What is the Origin of Black Friday? – Let’s Take a Deeper Look at its Roots
There’s a lot of different types of sale in the world: opening sale, clearance sale, anniversary sale, 3-day sale, and more. But there is one sale event that can top out all of that various kind of “sales” in the world. And that is no other than the famous “Black Friday Sale.”
When we hear the word “Black Friday,” the first thing that goes straight to our mind is “SALE.” It is the time of the year where hundreds and thousands of shopping malls in the world go on the loudest, craziest, and biggest sale ever.
Of course, it is also the time of the year where thousands of people risk their lives from the stampede on every shopping mall to get everything they want on a great discount. People even stand in line hours before the stores are opened, to get the great deals of the year.
And for gamers? The same thing applies, except for the fact that most of our gamer-buddies will choose to make their shopping in the most convenient way – ONLINE.
But, the question is, what is the real story behind this annual crazy sale in the world? So, find your most comfortable seat, take your favorite beverage with you, and join us as we deep dive at the history of the retail bonanza, Black Friday.
Why is it called Black Friday?
According to research, Black Friday is an informal name for the day after the Thanksgiving Day in the US, the fourth Thursday of November, which has been considered as the starting line of the country’s Christmas shopping season since 1952.
However, there are lots of history behind this crazy retail bonanza. First is during the year 1869.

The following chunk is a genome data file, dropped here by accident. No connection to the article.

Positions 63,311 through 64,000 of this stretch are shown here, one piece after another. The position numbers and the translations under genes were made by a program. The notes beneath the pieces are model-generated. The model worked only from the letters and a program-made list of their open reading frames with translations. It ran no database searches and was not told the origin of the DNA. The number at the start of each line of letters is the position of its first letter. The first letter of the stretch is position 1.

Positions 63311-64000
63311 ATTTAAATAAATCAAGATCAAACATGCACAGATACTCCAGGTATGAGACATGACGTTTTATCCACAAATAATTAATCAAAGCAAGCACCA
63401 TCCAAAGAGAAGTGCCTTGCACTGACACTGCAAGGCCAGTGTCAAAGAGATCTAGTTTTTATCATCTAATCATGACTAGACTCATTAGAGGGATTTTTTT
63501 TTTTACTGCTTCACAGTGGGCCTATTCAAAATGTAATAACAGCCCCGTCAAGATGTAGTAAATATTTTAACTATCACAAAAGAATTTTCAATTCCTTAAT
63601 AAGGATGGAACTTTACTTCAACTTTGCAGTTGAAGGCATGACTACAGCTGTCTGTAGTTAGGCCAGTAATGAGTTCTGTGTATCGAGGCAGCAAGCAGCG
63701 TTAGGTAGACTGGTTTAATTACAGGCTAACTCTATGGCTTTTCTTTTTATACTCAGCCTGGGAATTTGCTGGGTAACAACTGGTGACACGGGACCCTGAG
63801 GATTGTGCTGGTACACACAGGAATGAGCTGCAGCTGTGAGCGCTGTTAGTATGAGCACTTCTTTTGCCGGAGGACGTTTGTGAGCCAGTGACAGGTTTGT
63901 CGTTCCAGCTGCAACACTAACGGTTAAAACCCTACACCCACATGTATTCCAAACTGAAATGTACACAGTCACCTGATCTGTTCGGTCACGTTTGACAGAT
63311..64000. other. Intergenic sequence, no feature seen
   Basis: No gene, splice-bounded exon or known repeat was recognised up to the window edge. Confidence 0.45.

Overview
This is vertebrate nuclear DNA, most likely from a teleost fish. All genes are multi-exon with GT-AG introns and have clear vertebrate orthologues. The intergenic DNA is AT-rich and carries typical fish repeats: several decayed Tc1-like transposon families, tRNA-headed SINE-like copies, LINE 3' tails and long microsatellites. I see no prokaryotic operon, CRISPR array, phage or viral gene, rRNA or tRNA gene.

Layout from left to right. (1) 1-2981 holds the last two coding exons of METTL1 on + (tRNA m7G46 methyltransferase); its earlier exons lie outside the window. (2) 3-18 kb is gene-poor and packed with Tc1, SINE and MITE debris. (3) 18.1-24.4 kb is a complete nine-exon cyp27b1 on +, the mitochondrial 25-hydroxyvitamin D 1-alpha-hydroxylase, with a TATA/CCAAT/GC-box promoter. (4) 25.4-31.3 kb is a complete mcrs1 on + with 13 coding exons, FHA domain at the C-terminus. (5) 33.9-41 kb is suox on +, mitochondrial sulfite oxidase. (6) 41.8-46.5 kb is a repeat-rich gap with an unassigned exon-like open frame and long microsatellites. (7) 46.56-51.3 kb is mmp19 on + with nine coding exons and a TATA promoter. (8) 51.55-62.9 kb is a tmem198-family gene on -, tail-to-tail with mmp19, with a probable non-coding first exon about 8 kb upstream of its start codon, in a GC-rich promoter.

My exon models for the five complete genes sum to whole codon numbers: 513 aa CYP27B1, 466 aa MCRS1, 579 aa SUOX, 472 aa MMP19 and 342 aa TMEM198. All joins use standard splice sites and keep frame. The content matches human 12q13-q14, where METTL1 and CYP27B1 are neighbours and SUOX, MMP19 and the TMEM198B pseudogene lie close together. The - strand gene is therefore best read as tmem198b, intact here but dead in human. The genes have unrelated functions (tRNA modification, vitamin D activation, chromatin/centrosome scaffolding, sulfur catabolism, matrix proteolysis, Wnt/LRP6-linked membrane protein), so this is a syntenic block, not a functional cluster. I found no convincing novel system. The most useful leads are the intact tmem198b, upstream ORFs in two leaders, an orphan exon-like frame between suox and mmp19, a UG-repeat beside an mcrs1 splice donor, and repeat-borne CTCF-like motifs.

The Collapse of the U.S. gold market
The first evidence that the term “Black Friday” was applied is not on a holiday sale but on a financial crisis: the crash of the U.S. gold market on September 24, 1869.
Two well-known scoundrels, Jay Gould and Jim Fisk, worked together in 1868 to buy up as much of the nation’s gold as they could, hoping that the value rises and sell it for astonishing profits.
Credit: Archive Photos/Getty Images
And on that Friday in September, the conspiracy of the two Wall Street’s most ruthless financial masterminds finally unraveled, sending the stock market into free-fall and bankrupting everyone from Wall Street barons to farmers.
Red to Black
Credit: Ashley HomeStore
Next is the most commonly repeated history of the Black Friday myth, which is related to the retailers. “Many retailers report some of their highest profits on Black Friday. The black portion of the name, “Black Friday” relates to businesses recording their losses in red ink and gains in black. This tradition lives on in modern accounting software, hence the name.”
So after an entire year of operating at a loss (“in the red ink”) stores would supposedly gain their profit (“went into black”) on the day after Thanksgiving, for the reason that holiday shoppers spend a huge amount of their hard-earned cash on discounted products. And yes, it is also true that retail companies are using red to record their losses and black for their profits.
Slaves at a discount
In recent years, another myth has surfaced that gives a surprisingly ugly twist to the tradition, alleging that back in the 1800s Southern plantation proprietors could get slaves at a discount on the following day of Thanksgiving. Though this version of Black Friday’s history has no evidence.